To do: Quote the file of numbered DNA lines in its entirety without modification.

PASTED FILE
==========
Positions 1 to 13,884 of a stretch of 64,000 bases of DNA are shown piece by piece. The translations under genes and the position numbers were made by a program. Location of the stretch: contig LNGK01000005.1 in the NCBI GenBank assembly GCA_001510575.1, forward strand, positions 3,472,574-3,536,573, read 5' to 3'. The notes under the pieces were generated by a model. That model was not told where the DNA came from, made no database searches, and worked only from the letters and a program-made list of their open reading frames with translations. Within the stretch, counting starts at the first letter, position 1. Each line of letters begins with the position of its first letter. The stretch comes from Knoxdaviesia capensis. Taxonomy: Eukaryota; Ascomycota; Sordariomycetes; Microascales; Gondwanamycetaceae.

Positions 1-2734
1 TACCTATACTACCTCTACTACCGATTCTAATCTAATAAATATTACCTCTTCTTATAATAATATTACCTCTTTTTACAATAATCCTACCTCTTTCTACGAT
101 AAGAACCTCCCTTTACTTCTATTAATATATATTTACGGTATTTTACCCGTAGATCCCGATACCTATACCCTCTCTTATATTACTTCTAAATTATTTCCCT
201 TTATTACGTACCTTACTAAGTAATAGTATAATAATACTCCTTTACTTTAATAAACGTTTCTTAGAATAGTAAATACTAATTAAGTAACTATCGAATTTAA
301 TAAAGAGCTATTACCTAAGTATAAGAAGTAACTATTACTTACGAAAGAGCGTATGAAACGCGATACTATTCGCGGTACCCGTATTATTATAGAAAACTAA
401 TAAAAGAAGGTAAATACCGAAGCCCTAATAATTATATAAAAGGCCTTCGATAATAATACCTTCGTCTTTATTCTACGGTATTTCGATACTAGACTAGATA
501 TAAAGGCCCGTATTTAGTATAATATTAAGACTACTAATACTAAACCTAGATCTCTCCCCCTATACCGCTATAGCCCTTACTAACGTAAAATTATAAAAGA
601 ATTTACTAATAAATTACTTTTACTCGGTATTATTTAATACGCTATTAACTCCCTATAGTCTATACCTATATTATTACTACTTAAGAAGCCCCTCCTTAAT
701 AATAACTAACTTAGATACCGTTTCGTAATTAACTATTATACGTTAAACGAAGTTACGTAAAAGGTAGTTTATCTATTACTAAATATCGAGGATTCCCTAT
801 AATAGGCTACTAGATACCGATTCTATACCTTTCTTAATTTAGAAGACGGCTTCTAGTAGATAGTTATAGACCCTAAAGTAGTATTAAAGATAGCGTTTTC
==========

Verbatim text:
Positions 1 to 13,884 of a stretch of 64,000 bases of DNA are shown piece by piece. The translations under genes and the position numbers were made by a program. Location of the stretch: contig LNGK01000005.1 in the NCBI GenBank assembly GCA_001510575.1, forward strand, positions 3,472,574-3,536,573, read 5' to 3'. The notes under the pieces were generated by a model. That model was not told where the DNA came from, made no database searches, and worked only from the letters and a program-made list of their open reading frames with translations. Within the stretch, counting starts at the first letter, position 1. Each line of letters begins with the position of its first letter. The stretch comes from Knoxdaviesia capensis. Taxonomy: Eukaryota; Ascomycota; Sordariomycetes; Microascales; Gondwanamycetaceae.

Positions 1-2734
1 TACCTATACTACCTCTACTACCGATTCTAATCTAATAAATATTACCTCTTCTTATAATAATATTACCTCTTTTTACAATAATCCTACCTCTTTCTACGAT
101 AAGAACCTCCCTTTACTTCTATTAATATATATTTACGGTATTTTACCCGTAGATCCCGATACCTATACCCTCTCTTATATTACTTCTAAATTATTTCCCT
201 TTATTACGTACCTTACTAAGTAATAGTATAATAATACTCCTTTACTTTAATAAACGTTTCTTAGAATAGTAAATACTAATTAAGTAACTATCGAATTTAA
301 TAAAGAGCTATTACCTAAGTATAAGAAGTAACTATTACTTACGAAAGAGCGTATGAAACGCGATACTATTCGCGGTACCCGTATTATTATAGAAAACTAA
401 TAAAAGAAGGTAAATACCGAAGCCCTAATAATTATATAAAAGGCCTTCGATAATAATACCTTCGTCTTTATTCTACGGTATTTCGATACTAGACTAGATA
501 TAAAGGCCCGTATTTAGTATAATATTAAGACTACTAATACTAAACCTAGATCTCTCCCCCTATACCGCTATAGCCCTTACTAACGTAAAATTATAAAAGA
601 ATTTACTAATAAATTACTTTTACTCGGTATTATTTAATACGCTATTAACTCCCTATAGTCTATACCTATATTATTACTACTTAAGAAGCCCCTCCTTAAT
701 AATAACTAACTTAGATACCGTTTCGTAATTAACTATTATACGTTAAACGAAGTTACGTAAAAGGTAGTTTATCTATTACTAAATATCGAGGATTCCCTAT
801 AATAGGCTACTAGATACCGATTCTATACCTTTCTTAATTTAGAAGACGGCTTCTAGTAGATAGTTATAGACCCTAAAGTAGTATTAAAGATAGCGTTTTC